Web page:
The US Office of Science & Technology policy is continuing to receive comments on the future of its open-access policy. The comments have been overwhelmingly in favor of making research papers available for free electronically, which many suggesting they be available immediately on publication (or even upon acceptance, which is as much as a year or two before publication). The comment that was most on-point, from my perspective, was one person who wondered what purpose publishers even serve beyond copy-editing, given that all the work is done volunteers (and, come to think of it, I helped with the copy-editing of my last paper myself).
Some comments go even farther, suggesting that all data should be made public immediately. I'm not sure about that idea. Preparing data so that it is easy for others to understand is by no means easy. When I go back to look at data I collected a few years ago, it often takes me hours to interpret it, and I remember what the study was about. In fact, the basic purpose of a paper is to take data and make them easy to understand. Finally, while there are rare cases where I wish I had access to somebody's original data, for most studies I can't even imagine what value having the original data would have.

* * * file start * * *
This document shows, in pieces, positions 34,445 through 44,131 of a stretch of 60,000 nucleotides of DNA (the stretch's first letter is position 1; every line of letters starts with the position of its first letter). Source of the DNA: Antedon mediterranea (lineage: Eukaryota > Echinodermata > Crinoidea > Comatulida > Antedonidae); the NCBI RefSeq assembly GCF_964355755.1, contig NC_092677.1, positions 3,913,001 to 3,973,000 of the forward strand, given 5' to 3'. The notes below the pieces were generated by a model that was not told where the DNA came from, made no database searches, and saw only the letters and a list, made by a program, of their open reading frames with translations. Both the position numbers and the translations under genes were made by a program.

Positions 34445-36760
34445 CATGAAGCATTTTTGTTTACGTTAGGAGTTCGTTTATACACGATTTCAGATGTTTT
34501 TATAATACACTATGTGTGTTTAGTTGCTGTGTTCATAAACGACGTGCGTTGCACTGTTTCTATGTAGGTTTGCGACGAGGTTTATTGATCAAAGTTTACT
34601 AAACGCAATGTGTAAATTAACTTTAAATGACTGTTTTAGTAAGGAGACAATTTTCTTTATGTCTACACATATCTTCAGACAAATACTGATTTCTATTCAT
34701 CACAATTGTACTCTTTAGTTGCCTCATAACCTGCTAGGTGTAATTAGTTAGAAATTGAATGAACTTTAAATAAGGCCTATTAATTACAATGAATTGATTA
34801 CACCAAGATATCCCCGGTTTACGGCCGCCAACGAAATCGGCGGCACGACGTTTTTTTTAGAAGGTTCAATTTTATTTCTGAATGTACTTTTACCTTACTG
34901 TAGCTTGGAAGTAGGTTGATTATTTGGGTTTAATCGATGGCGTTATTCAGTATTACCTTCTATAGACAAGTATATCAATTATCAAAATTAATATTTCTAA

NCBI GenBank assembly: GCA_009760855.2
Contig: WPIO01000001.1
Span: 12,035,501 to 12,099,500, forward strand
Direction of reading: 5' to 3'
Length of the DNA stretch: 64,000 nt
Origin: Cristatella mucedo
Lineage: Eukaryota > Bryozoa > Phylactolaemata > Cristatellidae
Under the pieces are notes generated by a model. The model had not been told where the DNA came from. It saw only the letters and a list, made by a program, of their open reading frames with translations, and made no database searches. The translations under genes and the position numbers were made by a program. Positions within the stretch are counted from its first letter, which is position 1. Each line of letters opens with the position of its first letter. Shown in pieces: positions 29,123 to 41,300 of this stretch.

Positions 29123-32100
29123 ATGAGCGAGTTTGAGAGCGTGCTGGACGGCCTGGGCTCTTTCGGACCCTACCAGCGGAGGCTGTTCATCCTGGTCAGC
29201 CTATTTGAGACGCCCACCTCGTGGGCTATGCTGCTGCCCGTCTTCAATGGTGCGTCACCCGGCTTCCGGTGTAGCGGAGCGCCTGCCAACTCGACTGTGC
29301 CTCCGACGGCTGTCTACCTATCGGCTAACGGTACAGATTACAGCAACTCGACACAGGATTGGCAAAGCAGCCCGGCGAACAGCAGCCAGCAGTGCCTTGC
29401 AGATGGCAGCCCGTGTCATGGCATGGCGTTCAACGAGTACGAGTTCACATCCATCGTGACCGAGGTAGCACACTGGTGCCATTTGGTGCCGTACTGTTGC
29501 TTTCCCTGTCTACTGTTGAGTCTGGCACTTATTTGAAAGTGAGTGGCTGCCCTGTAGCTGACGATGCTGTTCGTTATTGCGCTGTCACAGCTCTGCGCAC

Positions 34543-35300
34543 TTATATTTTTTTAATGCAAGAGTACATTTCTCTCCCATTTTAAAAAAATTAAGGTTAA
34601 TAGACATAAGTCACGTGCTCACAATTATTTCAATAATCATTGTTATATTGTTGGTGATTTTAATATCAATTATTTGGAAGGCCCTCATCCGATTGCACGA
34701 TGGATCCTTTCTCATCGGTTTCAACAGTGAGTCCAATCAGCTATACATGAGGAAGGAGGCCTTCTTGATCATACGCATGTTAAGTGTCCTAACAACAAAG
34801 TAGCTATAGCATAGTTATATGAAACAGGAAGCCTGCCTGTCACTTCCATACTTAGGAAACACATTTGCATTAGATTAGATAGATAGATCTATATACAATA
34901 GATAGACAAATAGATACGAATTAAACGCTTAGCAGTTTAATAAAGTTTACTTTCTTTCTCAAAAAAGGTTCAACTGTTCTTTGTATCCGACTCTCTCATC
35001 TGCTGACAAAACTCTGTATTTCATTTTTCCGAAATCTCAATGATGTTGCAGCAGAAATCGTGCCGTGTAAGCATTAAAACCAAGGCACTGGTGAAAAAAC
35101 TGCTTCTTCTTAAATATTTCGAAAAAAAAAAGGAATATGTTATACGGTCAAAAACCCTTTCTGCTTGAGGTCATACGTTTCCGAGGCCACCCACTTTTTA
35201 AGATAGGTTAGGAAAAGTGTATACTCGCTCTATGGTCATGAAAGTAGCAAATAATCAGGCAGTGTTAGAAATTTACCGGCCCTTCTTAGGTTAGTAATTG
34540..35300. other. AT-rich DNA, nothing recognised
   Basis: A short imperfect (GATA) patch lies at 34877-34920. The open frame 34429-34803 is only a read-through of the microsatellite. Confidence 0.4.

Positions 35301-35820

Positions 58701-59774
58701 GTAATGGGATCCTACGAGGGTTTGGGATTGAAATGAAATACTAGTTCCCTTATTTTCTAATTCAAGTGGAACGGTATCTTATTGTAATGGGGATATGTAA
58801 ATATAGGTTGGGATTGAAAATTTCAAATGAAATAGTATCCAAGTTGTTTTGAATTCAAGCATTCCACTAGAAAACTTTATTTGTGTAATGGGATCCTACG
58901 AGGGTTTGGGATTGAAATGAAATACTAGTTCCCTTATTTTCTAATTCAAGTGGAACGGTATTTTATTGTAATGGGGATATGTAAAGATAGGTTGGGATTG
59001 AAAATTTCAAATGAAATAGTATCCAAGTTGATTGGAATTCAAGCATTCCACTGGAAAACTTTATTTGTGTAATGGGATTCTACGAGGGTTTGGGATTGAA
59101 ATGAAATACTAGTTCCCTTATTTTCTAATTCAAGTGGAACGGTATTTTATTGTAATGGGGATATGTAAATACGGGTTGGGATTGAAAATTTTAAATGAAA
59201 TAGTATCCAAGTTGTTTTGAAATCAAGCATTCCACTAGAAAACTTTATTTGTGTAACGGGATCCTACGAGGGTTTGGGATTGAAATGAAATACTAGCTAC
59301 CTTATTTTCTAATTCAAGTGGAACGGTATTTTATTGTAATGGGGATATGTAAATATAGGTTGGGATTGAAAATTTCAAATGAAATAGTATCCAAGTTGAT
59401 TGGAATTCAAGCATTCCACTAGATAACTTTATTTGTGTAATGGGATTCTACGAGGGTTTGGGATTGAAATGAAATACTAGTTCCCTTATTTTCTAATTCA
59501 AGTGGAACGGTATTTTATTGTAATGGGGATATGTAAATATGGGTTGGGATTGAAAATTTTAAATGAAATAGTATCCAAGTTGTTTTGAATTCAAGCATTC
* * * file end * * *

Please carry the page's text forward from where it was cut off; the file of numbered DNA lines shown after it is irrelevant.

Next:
Certainly, there are cases in which having the raw data would be valuable. But is the value worth the cost of preparing all data from all studies for the public? Maybe in fields in which the data are easier to publish it is. In psychology, I'm not sure.